A few years ago, after mainly competing in superpipe contests around the world, Matt Philippi shifted priorities -- to bigger mountains, deeper snow, filming with Teton Gravity Research and polishing up his farming skills. That agriculture bit is part of the Jackson Hole-based athlete's FullCircle Project, his annual missions to give back to Andean communities and improve daily life in sustainable ways. Launched after the 2010 earthquake in Chile, the FullCircle Project is now embarking on a third mission this summer in Ecuador. We caught up with Philippi to find out how it began and what the future holds.
This year, we are planning a project in northern Ecuador. We are looking at several rural indigenous communities that have recently been affected by natural disasters. It will be another agricultural assistance project; we are going to fund at least $3,000 of the project cost, and put in the labor. We have a few more people helping this year, so we are going down with the biggest crew of volunteers yet. We'll be able to get more work done in the same amount of time.
The conversation about FCP was only a few weeks old when the earthquake hit the Bío Bío region of Chile in February 2010. I connected with my friend Chico down in Chile. Chico's house was actually washed into the Pacific Ocean by the 90-foot-tall tsunami that hit after the quake. He was directly impacted by the disaster and was super motivated to help out and help us out.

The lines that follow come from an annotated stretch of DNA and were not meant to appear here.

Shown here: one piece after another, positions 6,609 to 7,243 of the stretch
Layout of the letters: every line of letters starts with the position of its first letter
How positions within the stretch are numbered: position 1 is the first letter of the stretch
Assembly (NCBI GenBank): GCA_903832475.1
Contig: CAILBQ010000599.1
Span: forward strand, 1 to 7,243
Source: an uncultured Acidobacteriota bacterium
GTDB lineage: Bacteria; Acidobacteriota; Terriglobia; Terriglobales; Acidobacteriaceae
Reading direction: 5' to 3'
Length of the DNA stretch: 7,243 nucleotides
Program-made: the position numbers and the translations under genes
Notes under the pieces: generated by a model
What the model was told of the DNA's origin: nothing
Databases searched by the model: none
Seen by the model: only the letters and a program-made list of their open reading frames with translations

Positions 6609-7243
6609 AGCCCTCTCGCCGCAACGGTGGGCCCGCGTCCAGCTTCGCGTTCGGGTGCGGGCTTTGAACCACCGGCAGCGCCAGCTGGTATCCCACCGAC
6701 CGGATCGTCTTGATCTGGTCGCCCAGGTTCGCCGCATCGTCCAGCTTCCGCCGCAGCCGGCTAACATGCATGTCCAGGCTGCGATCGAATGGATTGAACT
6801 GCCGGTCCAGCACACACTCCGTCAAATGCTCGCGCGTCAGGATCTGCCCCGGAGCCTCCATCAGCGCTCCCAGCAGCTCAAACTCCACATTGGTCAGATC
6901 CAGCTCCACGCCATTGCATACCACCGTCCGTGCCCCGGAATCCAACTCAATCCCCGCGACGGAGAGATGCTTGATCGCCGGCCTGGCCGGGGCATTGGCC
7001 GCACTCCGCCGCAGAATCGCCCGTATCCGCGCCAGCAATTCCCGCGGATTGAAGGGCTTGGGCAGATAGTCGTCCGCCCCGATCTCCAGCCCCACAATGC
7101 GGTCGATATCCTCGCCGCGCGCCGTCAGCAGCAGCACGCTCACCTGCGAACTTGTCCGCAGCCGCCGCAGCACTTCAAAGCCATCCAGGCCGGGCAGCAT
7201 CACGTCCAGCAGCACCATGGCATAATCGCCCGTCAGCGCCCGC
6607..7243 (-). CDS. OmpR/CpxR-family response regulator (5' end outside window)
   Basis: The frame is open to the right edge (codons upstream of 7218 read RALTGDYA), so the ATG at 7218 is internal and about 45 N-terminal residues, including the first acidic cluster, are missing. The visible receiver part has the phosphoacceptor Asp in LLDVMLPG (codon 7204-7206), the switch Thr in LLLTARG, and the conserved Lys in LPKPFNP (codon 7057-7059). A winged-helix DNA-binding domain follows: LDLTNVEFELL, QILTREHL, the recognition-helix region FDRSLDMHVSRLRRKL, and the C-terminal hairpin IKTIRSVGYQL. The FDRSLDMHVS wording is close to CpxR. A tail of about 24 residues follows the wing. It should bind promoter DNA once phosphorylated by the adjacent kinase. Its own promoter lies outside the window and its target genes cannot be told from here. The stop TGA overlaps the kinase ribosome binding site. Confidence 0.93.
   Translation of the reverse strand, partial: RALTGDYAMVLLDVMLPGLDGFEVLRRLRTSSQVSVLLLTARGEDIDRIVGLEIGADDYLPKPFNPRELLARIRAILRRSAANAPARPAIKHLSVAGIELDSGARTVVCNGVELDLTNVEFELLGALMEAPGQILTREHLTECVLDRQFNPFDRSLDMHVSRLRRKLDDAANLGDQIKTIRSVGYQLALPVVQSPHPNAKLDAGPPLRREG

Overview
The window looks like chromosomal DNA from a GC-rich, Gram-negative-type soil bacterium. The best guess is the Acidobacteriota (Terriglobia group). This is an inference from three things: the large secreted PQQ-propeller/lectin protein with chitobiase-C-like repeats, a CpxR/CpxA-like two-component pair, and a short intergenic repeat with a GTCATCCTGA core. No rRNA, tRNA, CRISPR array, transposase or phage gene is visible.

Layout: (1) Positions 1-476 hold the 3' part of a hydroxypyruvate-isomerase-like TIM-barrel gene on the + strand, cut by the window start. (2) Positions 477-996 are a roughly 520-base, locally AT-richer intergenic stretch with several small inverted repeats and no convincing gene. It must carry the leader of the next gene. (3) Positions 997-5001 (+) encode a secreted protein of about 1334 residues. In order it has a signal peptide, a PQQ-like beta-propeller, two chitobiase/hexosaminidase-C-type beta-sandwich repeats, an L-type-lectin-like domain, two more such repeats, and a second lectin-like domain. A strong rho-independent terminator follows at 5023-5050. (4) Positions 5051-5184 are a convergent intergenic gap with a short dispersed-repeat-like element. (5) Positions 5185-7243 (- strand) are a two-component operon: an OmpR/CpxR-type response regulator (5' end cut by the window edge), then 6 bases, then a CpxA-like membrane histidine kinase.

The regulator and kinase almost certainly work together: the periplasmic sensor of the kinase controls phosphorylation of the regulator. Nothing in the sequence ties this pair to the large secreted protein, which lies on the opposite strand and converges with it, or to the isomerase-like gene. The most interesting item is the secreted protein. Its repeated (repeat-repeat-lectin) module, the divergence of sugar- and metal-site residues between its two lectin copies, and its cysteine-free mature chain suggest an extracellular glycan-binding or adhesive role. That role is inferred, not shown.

It was a life changing experience. By the end, we knew we had to put together another project.
The leader of our group in Chile sent us a video of a local news piece showing kids attending class in the kindergarten we built, so that gave us confidence that the school and playground we worked on really went to good use.
In 2011, we planted an orchard in Maras, Peru. I am looking forward to seeing how much the trees have grown and what else the community in Maras has done on top of the work we put in.
I think we are going to continue to see a natural increase in the size of our volunteer group. I have received emails from people who have seen our videos who are interested in helping in years to come.
This year, I am psyched to have Ahmet Dadali with us. I am really pumped to ski with him in Chile after the volunteer work in Ecuador. We also have Jameson Walter, who is a cinematographer for Teton Gravity Research. We worked together all winter long in Jackson and I am stoked to have his talent behind the lens and to have him as part of the crew.
The ski section of the FCP trip is always a blast, with only a couple weeks to try to put together as much footage as we can. This year, with the addition of Ahmet, you might see a little urban in the mix. What I like about trying to get a ski segment together in a short amount of time is that there are no excuses to not go skiing. No waiting around for perfect snow and light -- we just get on the grind.
[For more information on the FullCircle Project, or to volunteer or donate, check out Thefullcircleproject.com.]